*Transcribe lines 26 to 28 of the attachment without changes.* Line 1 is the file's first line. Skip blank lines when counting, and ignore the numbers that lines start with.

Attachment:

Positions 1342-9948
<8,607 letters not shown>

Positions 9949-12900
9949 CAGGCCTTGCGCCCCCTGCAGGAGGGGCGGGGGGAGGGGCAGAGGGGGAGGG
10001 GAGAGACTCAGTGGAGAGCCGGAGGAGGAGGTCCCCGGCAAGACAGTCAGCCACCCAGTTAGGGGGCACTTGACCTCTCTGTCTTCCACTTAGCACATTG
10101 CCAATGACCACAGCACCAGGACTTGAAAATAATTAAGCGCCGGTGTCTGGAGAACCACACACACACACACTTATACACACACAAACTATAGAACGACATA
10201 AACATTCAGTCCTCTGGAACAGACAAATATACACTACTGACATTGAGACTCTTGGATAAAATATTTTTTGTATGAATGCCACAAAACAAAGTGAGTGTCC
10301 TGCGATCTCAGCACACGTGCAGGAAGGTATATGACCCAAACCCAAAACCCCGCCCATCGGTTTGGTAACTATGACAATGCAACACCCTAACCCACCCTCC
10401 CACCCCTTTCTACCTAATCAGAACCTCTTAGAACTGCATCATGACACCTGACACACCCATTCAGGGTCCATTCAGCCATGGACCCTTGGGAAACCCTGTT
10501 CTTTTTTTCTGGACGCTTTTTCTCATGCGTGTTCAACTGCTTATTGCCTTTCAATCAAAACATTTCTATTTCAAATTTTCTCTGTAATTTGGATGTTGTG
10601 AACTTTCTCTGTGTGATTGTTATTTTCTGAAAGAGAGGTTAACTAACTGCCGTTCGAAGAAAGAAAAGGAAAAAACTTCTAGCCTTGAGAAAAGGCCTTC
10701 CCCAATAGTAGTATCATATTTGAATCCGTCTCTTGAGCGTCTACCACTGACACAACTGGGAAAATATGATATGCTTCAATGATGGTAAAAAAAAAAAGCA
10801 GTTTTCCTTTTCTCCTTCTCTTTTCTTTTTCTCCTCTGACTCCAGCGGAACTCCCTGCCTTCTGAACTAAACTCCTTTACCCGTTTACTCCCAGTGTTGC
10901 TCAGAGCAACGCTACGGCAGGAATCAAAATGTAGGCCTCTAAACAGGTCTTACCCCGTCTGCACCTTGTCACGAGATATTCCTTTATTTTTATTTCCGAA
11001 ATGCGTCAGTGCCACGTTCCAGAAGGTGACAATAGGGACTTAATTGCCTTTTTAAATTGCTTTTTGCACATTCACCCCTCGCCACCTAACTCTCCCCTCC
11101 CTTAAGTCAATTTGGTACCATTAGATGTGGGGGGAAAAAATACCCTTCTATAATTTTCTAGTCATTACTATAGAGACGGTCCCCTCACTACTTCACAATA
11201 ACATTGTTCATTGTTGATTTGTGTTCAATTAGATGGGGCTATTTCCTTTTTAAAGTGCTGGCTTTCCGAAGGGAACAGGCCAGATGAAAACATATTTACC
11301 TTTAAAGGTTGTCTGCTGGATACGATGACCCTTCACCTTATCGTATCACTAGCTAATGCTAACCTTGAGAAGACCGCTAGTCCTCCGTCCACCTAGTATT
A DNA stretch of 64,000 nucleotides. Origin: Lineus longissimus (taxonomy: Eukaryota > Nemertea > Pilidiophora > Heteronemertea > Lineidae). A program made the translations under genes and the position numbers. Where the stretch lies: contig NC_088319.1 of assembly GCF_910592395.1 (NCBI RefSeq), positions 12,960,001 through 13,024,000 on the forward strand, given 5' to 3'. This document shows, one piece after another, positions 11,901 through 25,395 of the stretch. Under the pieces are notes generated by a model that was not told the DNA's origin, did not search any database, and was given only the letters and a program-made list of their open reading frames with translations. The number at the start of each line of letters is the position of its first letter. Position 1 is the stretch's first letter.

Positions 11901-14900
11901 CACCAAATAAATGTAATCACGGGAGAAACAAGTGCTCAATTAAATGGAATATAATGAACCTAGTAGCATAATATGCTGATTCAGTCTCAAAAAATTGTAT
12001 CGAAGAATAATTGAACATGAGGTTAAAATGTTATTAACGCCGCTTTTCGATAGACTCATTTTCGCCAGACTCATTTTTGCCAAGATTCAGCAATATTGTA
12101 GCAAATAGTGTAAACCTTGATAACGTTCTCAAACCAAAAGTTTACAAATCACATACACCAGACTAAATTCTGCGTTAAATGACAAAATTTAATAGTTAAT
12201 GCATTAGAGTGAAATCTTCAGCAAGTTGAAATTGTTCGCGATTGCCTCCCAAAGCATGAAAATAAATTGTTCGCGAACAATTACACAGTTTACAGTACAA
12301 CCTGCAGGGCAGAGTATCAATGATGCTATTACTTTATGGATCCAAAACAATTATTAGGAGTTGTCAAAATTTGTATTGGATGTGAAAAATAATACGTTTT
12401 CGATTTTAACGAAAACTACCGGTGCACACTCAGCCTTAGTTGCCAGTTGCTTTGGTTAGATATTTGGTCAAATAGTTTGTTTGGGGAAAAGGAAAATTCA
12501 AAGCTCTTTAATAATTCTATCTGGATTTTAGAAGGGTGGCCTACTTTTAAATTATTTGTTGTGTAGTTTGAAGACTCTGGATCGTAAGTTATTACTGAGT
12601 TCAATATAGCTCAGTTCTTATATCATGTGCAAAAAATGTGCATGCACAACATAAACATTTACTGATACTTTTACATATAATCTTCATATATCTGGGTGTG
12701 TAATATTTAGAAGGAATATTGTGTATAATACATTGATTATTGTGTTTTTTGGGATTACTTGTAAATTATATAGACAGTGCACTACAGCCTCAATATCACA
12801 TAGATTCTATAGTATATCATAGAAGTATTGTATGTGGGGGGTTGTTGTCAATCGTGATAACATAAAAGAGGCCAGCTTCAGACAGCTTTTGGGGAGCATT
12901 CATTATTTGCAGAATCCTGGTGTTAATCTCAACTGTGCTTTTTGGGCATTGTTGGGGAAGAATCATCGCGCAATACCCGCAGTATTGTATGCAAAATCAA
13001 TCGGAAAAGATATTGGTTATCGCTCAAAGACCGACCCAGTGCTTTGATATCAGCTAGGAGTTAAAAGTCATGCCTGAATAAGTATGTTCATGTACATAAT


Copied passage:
12401 CGATTTTAACGAAAACTACCGGTGCACACTCAGCCTTAGTTGCCAGTTGCTTTGGTTAGATATTTGGTCAAATAGTTTGTTTGGGGAAAAGGAAAATTCA
12501 AAGCTCTTTAATAATTCTATCTGGATTTTAGAAGGGTGGCCTACTTTTAAATTATTTGTTGTGTAGTTTGAAGACTCTGGATCGTAAGTTATTACTGAGT
12601 TCAATATAGCTCAGTTCTTATATCATGTGCAAAAAATGTGCATGCACAACATAAACATTTACTGATACTTTTACATATAATCTTCATATATCTGGGTGTG